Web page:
Géodésie, géodynamique et cycle sismique en Equateur

Géodésie, géodynamique et cycle sismique en Equateur,J. M. Nocquet,Patricia Mothes

Géodésie, géodynamique et cycle sismique en Equateur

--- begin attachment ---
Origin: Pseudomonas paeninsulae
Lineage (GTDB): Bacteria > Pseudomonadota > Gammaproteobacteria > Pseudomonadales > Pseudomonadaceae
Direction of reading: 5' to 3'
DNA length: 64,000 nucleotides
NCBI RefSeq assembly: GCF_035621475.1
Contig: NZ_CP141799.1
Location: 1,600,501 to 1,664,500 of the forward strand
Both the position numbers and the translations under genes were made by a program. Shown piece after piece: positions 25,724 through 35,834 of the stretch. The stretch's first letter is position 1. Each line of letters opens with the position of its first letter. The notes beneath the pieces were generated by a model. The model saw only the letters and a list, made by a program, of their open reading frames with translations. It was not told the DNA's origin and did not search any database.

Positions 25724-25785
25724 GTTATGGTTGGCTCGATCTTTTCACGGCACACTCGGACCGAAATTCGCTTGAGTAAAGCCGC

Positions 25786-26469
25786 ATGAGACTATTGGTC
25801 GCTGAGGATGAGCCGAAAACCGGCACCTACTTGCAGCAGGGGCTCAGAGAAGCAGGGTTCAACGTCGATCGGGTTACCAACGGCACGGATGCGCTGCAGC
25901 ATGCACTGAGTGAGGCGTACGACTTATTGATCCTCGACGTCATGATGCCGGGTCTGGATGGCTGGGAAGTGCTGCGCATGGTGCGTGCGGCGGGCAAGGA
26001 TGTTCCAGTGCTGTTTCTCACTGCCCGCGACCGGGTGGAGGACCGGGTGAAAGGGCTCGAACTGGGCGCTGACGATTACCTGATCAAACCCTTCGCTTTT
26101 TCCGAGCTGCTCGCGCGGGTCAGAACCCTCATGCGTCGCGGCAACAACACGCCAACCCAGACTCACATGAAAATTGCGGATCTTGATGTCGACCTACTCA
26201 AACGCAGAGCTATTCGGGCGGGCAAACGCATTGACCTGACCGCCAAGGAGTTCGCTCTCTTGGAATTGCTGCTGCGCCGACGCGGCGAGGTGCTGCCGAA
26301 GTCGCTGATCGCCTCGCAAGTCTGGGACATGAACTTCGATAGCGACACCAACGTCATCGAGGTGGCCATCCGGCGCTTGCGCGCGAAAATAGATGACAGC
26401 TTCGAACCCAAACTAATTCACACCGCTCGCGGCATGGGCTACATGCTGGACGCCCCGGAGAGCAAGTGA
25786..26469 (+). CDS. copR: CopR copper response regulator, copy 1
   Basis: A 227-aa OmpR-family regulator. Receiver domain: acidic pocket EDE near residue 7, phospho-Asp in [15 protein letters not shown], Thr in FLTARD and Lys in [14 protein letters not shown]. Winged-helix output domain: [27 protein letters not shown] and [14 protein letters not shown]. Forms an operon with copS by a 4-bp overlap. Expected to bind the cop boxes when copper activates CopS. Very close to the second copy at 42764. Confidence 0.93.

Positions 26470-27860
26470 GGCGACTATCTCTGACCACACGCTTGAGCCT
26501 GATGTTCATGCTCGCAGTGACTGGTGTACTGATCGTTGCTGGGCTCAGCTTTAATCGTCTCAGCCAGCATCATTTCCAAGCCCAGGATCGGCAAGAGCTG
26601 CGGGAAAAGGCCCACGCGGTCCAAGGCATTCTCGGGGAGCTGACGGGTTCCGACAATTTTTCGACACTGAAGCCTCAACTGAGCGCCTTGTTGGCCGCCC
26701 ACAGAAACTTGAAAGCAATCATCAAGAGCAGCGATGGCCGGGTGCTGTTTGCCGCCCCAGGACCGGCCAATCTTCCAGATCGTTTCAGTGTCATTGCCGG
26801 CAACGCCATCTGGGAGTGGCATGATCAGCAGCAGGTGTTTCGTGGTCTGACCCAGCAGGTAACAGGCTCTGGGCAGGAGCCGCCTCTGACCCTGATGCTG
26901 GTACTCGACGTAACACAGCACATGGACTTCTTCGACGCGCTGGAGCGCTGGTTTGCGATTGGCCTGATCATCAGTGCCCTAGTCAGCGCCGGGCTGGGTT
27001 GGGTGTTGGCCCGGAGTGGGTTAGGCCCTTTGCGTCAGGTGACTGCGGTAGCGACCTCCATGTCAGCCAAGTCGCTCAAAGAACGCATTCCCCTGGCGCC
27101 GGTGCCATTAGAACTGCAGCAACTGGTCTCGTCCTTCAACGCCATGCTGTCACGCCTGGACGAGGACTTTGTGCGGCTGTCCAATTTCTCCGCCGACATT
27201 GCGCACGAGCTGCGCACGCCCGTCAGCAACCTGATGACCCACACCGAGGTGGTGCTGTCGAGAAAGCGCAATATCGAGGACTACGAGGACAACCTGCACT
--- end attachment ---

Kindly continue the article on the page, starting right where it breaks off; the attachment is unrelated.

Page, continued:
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Spatial geodesy now enables us to monitor the Earth's surface motion at the millimeter level in a global reference and provides new constraints on the process controlling the present-day crustal deformation. We review previously published GPS based works in the northern Andes and present preliminary results from a continuous GPS network along the Ecuadorian coast. At the plate scale, geodetic estimates indicate that the Nazca plate is converging towards South America at 58 mm/yr in a N83°E direction, along the Ecuadorian margin. This rapid oblique subduction causes two distinct effects that contribute to the observed GPS velocity field in Ecuador : (1) locking along the subduction causes elastic stress to accumulate along the plates interface and induces shortening of the overriding plate. This elastic stress will be released in future earthquakes (2) long-term motion of the Northern Andean Block towards NNE with respect to the South America plate. In order to separate the two effects, we use recently published quaternary slip rates along major faults and estimate the motion of the Northern Andean block to be 8.7 mm/yr in a N35°E direction with respect to South America. The part of the oblique convergence accommodated by the Northern Andean block motion is only 30% and reflects a partial partitioning of the oblique Nazca/South America convergence. Residual velocities in a northern Andean block reference frame are then interpreted in term of locking along the subdution. The average coupling coefficient is found to be ~40% in the rupture area of the great 1906 Mw=8.8 earthquake. It decreases to ~20% further south where
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